Gene variants in ABCB1/ABCB4 region confer gallbladder cancer risk

An in-depth genetic analysis of people with or without gallbladder cancer by researchers at the National Institutes of Health (NIH) points to several gene variants that may explain why some people are susceptible to the disease.

Gallbladder cancer is a multifactorial disease involving combinations of multiple genetic variants. The disease is relatively rare, but in certain countries and regions of the world, its incidence is much higher. In fact, there are significant differences in incidence by geography and ethnic background. For example, Native Americans in North America are more likely than other ethnic groups to develop gallbladder cancer.

The aim of this study is to identify genetic variants that could increase the risk of gallbladder cancer. Along with colleagues in India, the NIH researchers conducted a case-control genome-wide association study of 1,042 gallbladder cancer patients and 1,709 healthy controls, both of Indian descent. Study co-leader Preetha Rajaraman and colleagues collected blood samples from these participants and used several advanced technologies to examine the samples. They identified genome-wide significant associations for several DNA variants in the chromosomal region harboring the ABCB1 and ABCB4 genes.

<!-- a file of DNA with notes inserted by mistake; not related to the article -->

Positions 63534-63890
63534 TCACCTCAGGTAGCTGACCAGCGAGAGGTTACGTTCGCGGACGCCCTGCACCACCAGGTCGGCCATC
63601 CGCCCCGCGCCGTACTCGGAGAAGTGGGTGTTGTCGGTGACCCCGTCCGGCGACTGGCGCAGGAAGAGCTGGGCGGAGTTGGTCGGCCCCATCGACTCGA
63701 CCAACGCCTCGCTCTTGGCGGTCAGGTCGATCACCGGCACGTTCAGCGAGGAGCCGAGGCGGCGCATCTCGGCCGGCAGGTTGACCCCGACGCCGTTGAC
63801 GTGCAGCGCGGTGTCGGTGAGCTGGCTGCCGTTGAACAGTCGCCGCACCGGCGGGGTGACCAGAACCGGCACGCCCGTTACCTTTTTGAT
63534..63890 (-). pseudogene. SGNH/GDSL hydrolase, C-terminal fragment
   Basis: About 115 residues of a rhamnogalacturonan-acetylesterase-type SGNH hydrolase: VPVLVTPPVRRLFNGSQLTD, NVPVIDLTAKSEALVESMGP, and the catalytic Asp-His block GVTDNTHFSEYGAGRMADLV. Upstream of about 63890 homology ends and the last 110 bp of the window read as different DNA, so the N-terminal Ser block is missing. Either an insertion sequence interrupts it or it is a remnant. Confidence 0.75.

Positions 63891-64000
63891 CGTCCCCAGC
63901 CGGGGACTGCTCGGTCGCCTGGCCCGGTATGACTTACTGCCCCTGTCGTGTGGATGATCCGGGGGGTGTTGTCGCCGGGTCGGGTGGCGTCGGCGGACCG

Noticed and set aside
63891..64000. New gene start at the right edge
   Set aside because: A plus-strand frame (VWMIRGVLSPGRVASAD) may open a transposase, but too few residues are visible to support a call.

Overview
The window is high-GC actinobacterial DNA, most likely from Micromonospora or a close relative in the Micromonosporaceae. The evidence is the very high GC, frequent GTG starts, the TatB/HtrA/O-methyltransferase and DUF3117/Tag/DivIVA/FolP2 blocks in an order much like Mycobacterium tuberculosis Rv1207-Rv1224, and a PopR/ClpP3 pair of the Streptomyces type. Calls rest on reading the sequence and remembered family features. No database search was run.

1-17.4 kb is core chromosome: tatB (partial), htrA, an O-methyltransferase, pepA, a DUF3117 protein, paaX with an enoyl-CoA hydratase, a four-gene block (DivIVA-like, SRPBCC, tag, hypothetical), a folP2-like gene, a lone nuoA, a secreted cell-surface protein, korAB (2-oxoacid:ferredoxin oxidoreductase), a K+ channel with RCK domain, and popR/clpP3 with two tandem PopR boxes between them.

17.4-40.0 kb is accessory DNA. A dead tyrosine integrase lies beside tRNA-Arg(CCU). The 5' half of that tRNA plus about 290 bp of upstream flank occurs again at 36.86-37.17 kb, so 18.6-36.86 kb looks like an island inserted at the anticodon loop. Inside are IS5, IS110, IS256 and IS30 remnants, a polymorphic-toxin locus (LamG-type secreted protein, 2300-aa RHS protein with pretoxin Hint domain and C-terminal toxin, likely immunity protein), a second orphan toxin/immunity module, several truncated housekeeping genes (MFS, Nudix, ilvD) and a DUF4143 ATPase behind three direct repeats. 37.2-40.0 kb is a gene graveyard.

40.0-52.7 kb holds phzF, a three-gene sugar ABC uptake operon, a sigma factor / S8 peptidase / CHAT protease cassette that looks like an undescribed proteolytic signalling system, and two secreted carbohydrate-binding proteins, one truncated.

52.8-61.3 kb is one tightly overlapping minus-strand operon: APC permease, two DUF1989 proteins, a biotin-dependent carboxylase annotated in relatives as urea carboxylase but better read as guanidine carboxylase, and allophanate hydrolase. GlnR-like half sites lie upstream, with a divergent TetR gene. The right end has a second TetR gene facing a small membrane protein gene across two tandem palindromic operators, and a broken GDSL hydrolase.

The two genes, ABCB1 and ABCB4, are involved in the transport of lipids through the liver, gallbladder and bile ducts. Earlier studies have suggested that defective ABCB4 leads to reduced lecithin secretion and stone formation. Gallstone is considered a risk factor for gallbladder cancer. Although people with gallstones rarely develop gallbladder cancer, more than three-quarters of patients with gallbladder cancer have gallstones when diagnosed.

This study, which has been published in Lancet Oncology, provides the first evidence that common gene variants in the ABCB1/ ABCB4 region may confer gallbladder cancer risk, regardless of whether or not a person has gallstones. Gallbladder cancer is highly lethal in part because the disease is discovered at its late stages. The findings of this study may extend the understanding of gallbladder cancer and help to develop better treatments.
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